Dec 10

Print this Post


One of the failures of the readers of the Old Testament is not knowing that the word “God,” more often than not, is the Hebrew word “el-o-heem’” which appears over 2,500 times in the Old Testament. This is a plural word which is translated into the singular and is used in the opening statement of the Bible: “In the beginning God (el-o-heem’) created the heaven and the earth.” If this word had been translated into the English, “Godhead,” no harm would have been done to the text and would have in fact made it more clear! For it is not one member of the “Godhead” who created “the heavens and the earth,” but all three members!
John, the apostle, in his opening statement in “The Gospel According to John” wrote: “In the beginning was the Word, and the Word was with God, and the Word was God. The same was in the beginning with God. All things were made by him; and without him was not any thing made that was made” (John 1:1-3). Thus, the “Word,” which was “made flesh” as stated in verse fourteen; which we commonly refer to as the second member of the Godhead, was active in the creation of Genesis one, verse one. Also, in the second verse of Genesis, Moses wrote: “And the earth was without form, and void; and darkness was upon the face of the deep. And the Spirit of God moved upon the face of the waters.” There is no doubt that the “Godhead,” known in the New Testament as: 1) the Father, 2) the Son, and 3) the Holy Spirit, were active in creation; but not only in creation. The Godhead was active in most of the activity throughout the Old Testament when the word “God” is used. While in the New Testament, the action is more individual action. This is not to say, that the three of the Godhead did not have different activities, even in creation, but the word used is “el-o-heem” which identifies the three: the Godhead!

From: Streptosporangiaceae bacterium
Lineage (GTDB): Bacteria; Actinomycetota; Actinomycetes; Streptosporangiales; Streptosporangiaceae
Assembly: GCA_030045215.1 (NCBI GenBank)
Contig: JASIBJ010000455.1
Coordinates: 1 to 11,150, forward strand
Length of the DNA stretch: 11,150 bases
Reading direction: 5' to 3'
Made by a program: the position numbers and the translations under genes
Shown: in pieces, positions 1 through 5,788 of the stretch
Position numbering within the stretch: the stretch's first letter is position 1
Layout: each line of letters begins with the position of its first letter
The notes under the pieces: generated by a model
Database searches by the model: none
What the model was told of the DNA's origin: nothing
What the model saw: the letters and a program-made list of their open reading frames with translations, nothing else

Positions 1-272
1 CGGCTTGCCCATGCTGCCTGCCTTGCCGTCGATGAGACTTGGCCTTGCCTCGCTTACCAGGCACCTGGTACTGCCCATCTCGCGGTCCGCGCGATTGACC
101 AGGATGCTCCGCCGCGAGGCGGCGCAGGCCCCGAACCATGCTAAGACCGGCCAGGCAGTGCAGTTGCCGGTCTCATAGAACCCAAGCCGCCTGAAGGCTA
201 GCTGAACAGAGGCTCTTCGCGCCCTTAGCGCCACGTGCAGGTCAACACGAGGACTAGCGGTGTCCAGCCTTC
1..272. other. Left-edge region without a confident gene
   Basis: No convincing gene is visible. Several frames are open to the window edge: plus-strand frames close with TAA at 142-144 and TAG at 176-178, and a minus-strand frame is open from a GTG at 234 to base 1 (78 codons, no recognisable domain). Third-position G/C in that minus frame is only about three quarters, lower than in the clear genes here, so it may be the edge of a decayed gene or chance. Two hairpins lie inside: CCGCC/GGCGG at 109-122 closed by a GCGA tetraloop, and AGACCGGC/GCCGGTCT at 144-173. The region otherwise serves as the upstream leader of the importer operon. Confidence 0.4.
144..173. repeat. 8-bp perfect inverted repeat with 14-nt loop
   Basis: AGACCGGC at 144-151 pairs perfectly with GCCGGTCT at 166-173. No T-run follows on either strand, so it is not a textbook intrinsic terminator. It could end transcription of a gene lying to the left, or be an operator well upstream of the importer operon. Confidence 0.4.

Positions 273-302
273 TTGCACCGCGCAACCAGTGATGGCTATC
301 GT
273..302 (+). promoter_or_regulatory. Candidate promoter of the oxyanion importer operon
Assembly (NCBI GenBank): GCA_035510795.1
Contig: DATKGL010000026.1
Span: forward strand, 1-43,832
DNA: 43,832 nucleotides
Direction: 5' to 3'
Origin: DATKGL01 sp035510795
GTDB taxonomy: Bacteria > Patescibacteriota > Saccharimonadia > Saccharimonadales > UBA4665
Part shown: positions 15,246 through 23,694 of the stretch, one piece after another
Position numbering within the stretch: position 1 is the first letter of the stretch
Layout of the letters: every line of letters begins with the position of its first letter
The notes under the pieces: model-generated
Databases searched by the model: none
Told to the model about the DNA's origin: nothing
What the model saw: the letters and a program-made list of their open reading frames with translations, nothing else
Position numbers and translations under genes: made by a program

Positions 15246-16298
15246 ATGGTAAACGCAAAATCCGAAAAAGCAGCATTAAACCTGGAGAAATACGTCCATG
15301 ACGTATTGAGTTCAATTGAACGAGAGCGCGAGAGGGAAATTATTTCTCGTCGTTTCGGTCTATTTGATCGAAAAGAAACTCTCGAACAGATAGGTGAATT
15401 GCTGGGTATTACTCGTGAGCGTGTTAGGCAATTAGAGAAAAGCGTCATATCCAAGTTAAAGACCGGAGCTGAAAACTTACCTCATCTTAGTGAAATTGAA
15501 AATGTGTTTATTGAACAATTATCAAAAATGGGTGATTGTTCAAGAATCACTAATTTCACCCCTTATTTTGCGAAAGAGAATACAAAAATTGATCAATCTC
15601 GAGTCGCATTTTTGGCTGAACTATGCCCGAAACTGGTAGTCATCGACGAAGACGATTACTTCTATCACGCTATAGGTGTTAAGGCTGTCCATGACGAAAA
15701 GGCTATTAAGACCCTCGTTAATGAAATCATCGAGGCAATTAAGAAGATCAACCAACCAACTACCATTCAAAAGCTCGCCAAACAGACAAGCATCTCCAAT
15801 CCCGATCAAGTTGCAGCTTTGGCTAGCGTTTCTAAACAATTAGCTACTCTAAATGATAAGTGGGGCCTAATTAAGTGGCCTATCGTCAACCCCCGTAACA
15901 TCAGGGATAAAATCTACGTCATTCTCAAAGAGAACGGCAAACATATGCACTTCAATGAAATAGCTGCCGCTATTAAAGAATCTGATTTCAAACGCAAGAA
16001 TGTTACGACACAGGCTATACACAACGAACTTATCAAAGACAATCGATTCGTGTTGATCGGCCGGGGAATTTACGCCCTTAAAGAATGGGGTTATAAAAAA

As noted in the first article, the word “Godhead” appears three times in the New Testament. A few words about the three different words used by Paul, as he is the one who used the word, “Godhead.” First, Acts 17:29: “Forasmuch then as we are the offspring of God, we ought not to think that the Godhead (theios) is like unto gold, or silver, or stone, graven by art and man’s device.” This Greek word was used in two ways; first among the Greeks: “a general name of deities or divinities as used by the Greeks; and second, as Paul used it: “spoken of the only and true God, trinity.” The Greeks, those in Athens to whom Paul was speaking, made their “theios” out of gold, silver, or stone, graven by art and man’s device, but Paul was teaching that THE Godhead was no such! For he had just said: “For in him we live, and move, and have our being; as certain also of your own poets have said, For we are also his offspring” (verse 28). Did any of their gods give them life and being? No! But the “Godhead” of which Paul spoke did!
The second Greek word used in Paul is letter to the church at Rome, “For the invisible things of him from the creation of the world are clearly seen, being understood by the things that are made, even his eternal power and Godhead (theiotēs) ; so that they are without excuse” (Rom. 1:20). Here the apostle is writing about the eternal power and Godhead; and the word is nowhere else used in the New Testament. The word he used means: “divinity, divine nature.” It is the divine nature, or essence of all that is God and it is revealed “by the things that are made,” which are seen; and get this, it is important here to notice Paul’s next words: “so that they are without excuse!” The things that shout out to all that will hear, God exists!
The third Greek word is used by Paul in his letter to the Colossians: “For in him dwelleth all the fulness of the Godhead (theotēs) bodily (Col 2:9). The Greek used here means: “Deity 1a) the state of being God.” It might help, to say Christ “the infinite attributes essential to such a nature” (Adam Clarke). This word also appears nowhere else in the New Testament!
So, what do we learn from this? We learn that each of the three, better known in the New Testament, as Father, Son, and Holy Spirit, are all that is God; and when viewed as one, they are the “Godhead.” This prepares us for a more fuller study of our subject: “THE MYSTERY OF THE HOLY SPIRIT!”

Frank R. Williams

Permanent link to this article: http://okcsbs.com/the-mystery-of-the-holy-spirit-2/